Ortiz also failed to specify which Biden policies he is claiming are holding up more oil production -- which is another false claim, given that oil production actually rose last year compared to Donald Trump’s final year in office, and the Biden administration has so far issued drilling permits on public lands at even higher rates than Trump did. Along with the previous Sinclair fact check explaining the supply issues, a June fact check from USA Today explained that Biden’s policies on oil production are having no negative effect on our current gas prices:
Many critics point to Biden's decision on the Keystone XL pipeline as fueling the gas price spike, but experts say there's no such connection.
The extension of the Keystone pipeline, first proposed in 2008 by TC Energy based in Calgary, Canada, was rejected by former President Barack Obama in November 2015 but later approved by Trump in March 2017 . Biden then suspended the project in January. And on June 9, TC Energy announced it was terminating the project.
Even if construction wasn't halted, the Keystone XL pipeline wasn't in operation and therefore wouldn't have an impact on current gas prices, said Finley of Rice University.
“That was something that would impact down the road," he said.
David Dismukes, economist and executive director of [Louisiana] State University's Center for Energy Studies, agreed, telling USA TODAY the pipeline would have had a “longer-run impact in providing a diversity of supply for refineries in the Gulf Coast."
Similarly, other energy policies rolled out by President Biden, such as postponing oil lease sales, have a long-term, but not short-term, effect.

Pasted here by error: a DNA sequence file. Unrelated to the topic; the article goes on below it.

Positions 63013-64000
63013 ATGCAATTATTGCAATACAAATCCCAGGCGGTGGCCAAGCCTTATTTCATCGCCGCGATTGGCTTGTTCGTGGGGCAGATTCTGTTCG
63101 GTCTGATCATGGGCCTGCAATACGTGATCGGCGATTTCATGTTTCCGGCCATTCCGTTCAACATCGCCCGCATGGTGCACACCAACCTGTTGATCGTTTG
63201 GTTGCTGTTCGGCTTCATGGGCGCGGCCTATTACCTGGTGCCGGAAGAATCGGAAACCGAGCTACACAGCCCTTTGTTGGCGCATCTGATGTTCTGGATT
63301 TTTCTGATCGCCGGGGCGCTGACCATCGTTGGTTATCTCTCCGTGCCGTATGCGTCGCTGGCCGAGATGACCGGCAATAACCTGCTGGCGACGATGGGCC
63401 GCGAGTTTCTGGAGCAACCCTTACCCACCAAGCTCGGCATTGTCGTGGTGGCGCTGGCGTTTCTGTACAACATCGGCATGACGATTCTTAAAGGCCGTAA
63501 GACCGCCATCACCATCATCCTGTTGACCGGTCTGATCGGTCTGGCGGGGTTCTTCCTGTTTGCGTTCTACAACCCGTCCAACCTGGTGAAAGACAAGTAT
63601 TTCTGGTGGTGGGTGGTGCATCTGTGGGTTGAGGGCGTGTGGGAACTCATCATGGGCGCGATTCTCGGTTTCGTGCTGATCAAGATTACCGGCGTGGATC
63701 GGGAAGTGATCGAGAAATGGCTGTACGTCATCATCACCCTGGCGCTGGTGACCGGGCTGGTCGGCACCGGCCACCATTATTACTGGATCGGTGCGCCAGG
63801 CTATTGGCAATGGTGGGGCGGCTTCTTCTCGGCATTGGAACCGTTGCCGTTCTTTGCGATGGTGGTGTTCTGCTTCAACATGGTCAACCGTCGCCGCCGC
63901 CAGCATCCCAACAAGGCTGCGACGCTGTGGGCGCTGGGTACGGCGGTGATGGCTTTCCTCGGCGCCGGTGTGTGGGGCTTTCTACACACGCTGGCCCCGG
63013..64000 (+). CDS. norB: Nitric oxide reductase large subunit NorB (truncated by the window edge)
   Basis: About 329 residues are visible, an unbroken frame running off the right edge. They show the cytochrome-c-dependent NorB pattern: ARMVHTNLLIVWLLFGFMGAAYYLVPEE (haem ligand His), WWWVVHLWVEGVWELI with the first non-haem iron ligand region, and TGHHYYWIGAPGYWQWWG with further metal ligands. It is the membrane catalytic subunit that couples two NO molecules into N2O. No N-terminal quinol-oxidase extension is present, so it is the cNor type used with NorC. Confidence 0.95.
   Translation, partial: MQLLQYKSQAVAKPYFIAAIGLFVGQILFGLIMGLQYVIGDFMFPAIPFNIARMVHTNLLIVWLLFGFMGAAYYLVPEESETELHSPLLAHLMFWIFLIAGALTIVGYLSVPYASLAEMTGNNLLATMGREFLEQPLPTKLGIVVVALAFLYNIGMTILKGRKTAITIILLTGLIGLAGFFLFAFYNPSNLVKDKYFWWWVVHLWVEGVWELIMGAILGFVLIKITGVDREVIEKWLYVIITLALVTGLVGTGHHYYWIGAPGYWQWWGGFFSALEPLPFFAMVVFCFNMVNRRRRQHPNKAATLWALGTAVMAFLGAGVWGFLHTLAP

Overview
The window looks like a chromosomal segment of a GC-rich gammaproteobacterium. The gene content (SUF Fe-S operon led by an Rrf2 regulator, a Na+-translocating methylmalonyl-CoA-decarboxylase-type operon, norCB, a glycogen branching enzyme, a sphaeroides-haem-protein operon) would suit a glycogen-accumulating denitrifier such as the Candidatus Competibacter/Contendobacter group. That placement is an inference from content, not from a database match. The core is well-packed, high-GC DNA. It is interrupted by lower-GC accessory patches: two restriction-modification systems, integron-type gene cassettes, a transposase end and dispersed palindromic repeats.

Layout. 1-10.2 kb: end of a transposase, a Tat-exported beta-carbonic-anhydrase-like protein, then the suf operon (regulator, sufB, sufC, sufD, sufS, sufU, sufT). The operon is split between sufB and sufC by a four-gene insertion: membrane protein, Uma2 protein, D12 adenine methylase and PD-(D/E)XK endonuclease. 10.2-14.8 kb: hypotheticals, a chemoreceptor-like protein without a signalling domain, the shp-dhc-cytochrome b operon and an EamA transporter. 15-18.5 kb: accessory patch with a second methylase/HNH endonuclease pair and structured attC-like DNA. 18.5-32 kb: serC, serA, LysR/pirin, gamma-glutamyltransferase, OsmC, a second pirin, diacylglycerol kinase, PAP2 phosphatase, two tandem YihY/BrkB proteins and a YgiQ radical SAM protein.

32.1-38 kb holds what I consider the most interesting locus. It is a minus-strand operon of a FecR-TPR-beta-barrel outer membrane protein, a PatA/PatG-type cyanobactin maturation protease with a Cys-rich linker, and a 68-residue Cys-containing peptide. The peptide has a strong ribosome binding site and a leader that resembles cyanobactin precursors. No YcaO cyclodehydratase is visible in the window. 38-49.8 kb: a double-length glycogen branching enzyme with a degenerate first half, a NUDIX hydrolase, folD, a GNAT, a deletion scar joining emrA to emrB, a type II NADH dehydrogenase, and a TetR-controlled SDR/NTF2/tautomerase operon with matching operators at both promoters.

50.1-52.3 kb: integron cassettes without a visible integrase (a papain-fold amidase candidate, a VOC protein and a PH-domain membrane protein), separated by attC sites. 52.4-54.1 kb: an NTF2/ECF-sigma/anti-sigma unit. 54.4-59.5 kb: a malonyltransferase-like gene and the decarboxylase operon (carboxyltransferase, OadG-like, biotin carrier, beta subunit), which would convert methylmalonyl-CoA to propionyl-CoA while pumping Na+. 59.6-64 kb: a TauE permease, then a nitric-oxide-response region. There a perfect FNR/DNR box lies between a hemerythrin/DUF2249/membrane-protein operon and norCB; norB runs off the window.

“If you look at some of the actions taken by the administration with regard to offshore drilling, drilling on federal lands, the outlook for fossil fuel energies in general, those are impacting the price of crude and expectations about crude oil," said Diskmukes. “(Biden's policies do) have an impact, but that's not what you're seeing at the pump right now."
The March 7 Sinclair segment also claimed the U.S. was “energy independent” and didn’t have to rely on Russian oil in 2020, neither of which are true. The idea of “energy independence” often suggested by proponents of increased domestic fossil fuel production is a complete myth. In fact, the U.S. was still importing nearly as much oil as it exported in 2020 -- and Russian oil accounted for nearly 7% of U.S. imports that year.
Besides all the lies told by Jeffcoat and Ortiz, their fantasy of 2020 as a golden age of cheap gas prices was, in reality, a terrible nightmare. As Sen. Chris Murphy (D-CT) aptly put it:
This is not the first time that Sinclair coverage has called out misinformation pushed by its own employees, and it likely won’t be the last. Sinclair’s conservative misinformers really should find accurate talking points that won’t be debunked by a two-minute segment from its night crew.